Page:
February 12 – The Beatles performed their next two US concerts, both at Carnegie Hall (at 7.45pm and 11.15pm), running slightly over one half hour each.

February 15 – The Beatles privately practised for their second Ed Sullivan Show appearance in their Miami hotel, followed by a dress rehearsal for an audience of 2,500 fans hanging around the hotel at 2pm.  The group was interviewed over the phone by Dick Clark for American Bandstand‘s 12:30pm broadcast.  Much of their time in Miami was filmed on 16mm for Albert and David Maysles’ documentary What’s Happening! The Beatles In The U.S.A. (re-issued in 1991 as The Beatles: The First U.S. Visit).

February 16 – The Beatles filmed an unaired rehearsal for their second Ed Sullivan appearance at 2pm, followed by their 8pm live broadcast from their Miami hotel (in front of an audience of 2,600 – and an estimated 70 million people in 22,445,000 homes).  They repeated four songs from their first Sullivan appearance a week earlier (“She Loves You,” “All My Loving,” “I Saw Her Standing There,” and “I Want To Hold Your Hand”) but added in “This Boy” and “From Me To You.”

February 18 –  The Beatles visited Cassius Clay as he trained to fight heavyweight champion Sonny Liston the following week.

The Beatles with Cassius Clay (Muhammad Ali), 18 February 1964

February 21 – The Beatles flew back to New York from Miami and transfered to their flight back to England

2014 Events Commemorating The Beatles’ First U.S. Visit

  • The TWA Flight Center in JFK’s Central Terminal Area will unveil their Beatles historical airport maker with a live band playing the band’s hits at 11:30 on February 7th.
  • The Morrison Hotel Gallery in SoHo will have a photo exhibit curated by Julian Lennon opening February 7th.
  • New York Public Library’s “Ladies and Gentlemen … The Beatles” exhibit runs February 6 – May 10 displaying pop culture artifacts from the band’s 1964-66 period (instruments, posters, photographs, interviews, etc).
  • NYPL will also host an interview with (top Beatle expert and author) Mark Lewisohn on February 10 at 6 PM.
  • Additionally NYPL screens “What’s Happening! The Beatles in the USA” on February 13 at 6 PM.
  • “The Fest” (the self-proclaimed “premier Beatles convention in the world”) is February 8 – 9 at NYC’s The Grand Hyatt. Peter Asher of Peter & Gordon, Chad & Jeremy, Donovan and others will perform.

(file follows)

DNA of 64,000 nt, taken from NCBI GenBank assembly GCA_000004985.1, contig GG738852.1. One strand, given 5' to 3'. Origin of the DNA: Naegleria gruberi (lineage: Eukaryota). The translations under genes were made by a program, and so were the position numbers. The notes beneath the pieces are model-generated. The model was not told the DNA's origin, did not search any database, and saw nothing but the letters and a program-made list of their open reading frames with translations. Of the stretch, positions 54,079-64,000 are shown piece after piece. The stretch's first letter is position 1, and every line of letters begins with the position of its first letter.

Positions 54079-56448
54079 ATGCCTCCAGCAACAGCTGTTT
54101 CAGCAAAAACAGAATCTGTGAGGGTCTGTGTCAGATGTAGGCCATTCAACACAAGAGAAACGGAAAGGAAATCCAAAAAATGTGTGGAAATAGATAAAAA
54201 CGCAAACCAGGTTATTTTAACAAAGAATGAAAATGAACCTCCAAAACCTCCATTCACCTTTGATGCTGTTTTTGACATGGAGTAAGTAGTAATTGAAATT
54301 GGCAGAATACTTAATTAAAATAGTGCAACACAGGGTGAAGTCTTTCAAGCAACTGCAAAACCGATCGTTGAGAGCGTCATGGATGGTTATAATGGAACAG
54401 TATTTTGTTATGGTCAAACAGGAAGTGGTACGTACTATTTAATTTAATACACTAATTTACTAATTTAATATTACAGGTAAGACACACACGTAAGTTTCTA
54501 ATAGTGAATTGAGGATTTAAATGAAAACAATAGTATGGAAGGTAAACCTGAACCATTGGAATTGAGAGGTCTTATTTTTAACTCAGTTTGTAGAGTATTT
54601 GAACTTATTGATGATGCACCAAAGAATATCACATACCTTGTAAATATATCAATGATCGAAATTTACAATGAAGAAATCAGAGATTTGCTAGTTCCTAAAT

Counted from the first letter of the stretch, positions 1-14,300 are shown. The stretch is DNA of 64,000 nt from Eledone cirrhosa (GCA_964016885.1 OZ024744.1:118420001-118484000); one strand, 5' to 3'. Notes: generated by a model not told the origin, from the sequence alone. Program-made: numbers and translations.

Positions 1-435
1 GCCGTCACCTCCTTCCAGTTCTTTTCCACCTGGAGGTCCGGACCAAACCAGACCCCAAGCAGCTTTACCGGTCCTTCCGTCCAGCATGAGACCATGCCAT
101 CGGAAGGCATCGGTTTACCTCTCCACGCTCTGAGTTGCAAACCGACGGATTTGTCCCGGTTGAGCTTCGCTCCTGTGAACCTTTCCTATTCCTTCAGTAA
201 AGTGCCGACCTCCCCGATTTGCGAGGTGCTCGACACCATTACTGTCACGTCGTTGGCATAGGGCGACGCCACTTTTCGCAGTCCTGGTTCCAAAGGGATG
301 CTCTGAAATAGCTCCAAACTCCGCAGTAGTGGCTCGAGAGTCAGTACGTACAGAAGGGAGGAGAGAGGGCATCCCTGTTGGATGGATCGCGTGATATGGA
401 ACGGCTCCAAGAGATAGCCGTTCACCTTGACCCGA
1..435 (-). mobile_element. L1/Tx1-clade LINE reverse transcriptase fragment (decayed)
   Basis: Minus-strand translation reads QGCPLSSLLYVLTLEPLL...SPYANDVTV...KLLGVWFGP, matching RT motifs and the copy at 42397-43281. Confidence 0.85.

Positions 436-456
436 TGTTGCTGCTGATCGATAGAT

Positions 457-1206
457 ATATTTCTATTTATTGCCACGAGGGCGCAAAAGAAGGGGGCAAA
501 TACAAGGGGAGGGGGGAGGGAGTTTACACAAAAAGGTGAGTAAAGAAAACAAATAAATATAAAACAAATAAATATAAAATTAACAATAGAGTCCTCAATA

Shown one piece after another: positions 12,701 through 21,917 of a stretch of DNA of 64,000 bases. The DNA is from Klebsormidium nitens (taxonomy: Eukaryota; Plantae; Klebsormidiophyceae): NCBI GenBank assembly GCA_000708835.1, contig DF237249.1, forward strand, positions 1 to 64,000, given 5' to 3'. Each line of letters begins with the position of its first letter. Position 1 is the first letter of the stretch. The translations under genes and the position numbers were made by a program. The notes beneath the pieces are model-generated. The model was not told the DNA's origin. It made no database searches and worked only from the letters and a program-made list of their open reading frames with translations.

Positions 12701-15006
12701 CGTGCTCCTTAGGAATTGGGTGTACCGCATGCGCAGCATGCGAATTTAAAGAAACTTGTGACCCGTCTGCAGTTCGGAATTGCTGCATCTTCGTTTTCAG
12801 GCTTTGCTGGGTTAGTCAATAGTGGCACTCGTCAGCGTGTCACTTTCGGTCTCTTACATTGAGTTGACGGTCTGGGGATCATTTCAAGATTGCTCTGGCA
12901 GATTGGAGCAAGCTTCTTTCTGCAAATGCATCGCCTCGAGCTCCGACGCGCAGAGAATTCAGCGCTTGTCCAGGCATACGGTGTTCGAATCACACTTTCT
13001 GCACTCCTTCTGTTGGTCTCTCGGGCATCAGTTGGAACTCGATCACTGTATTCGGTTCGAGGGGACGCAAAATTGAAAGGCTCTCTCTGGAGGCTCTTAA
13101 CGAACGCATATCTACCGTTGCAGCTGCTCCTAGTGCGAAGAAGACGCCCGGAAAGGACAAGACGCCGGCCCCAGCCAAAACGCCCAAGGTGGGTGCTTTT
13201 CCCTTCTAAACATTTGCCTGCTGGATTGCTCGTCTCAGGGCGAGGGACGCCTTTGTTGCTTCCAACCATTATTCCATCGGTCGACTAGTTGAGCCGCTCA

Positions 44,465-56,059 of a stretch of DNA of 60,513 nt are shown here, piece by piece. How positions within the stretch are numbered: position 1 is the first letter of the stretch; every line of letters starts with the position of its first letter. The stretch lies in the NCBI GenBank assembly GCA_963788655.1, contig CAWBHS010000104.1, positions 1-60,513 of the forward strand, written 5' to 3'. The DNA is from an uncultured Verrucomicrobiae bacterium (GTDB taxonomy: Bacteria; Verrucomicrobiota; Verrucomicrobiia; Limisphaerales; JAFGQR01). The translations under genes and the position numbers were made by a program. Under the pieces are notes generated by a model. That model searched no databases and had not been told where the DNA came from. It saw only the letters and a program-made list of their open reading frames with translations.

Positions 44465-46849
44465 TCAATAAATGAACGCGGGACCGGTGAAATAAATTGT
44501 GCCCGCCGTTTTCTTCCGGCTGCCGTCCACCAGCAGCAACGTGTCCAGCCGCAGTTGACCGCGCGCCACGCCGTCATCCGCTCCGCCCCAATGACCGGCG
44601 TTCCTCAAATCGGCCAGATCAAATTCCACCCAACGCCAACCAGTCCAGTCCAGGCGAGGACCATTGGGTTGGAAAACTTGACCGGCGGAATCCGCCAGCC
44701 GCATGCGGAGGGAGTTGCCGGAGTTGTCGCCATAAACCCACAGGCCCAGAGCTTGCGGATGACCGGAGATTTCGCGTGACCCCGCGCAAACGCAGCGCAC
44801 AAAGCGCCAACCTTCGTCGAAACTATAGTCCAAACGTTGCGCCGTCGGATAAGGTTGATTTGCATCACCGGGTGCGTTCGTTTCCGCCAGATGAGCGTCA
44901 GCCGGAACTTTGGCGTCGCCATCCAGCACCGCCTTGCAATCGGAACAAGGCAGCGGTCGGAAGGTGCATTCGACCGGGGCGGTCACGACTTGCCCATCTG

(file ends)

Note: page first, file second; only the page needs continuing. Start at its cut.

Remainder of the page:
• Bambi Kino (a tribute to The Beatles formative Hamburg, Germany period featuring Doug Gillard of Guided By Voices, Mark Rozzo of Maplewood, Ira Elliot of Nada Surf, and Erik Paparazzi from Cat Power’s band) are playing a series of shows the weekend of February 7th, including an appearance at “The Fest” (note – they don’t play Beatles tunes, rather they cover the songs The Beatles covered in their early years).
  • There’s also a series of New York tribute concerts called “NYC Fab 50” (Mary Wilson of The Supremes, Bettye LaVette, Lloyd Price, Melvin Van Peebles and Gary U.S. Bonds at The Apollo on February 6; Spin Doctors, Williamsburg Salsa Orchestra and School of Rock, and international Beatles tribute bands at Hudson Theatreon February 7; Tommy James, Melanie, Marshall Crenshaw, Fred Schneider of the B-52s, Al Jardine of The Beach Boys, Gene Cornish of The Rascals, Greg Hawkes of The Cars and others at Town Hall on February 8; and a final party at The Bitter End on February 9).
  • Finally a memorial concert for Sid Bernstein (the concert promoter who presented the Beatles’ first NYC shows at Carnegie Hall, and their groundbreaking 1965 and 1966 Shea Stadium shows) will be presented at The Cutting Room on February 12, the 50th anniversary of the Carnegie Hall shows.

Late Show with David Letterman “Beatles Week”

Watch a series of Fab Four tributes all this week on Letterman – taped in the same studio The Beatles appeared on their February 9, 1964 debut:
Broken Bells – “And I Love Her” on Feb. 3
Sting – “Drive My Car” on Feb. 4
Lenny Kravitz – TBA on Feb. 5
Sean Lennon and The Flaming Lips – “Lucy in the Sky with Diamonds” on Feb. 6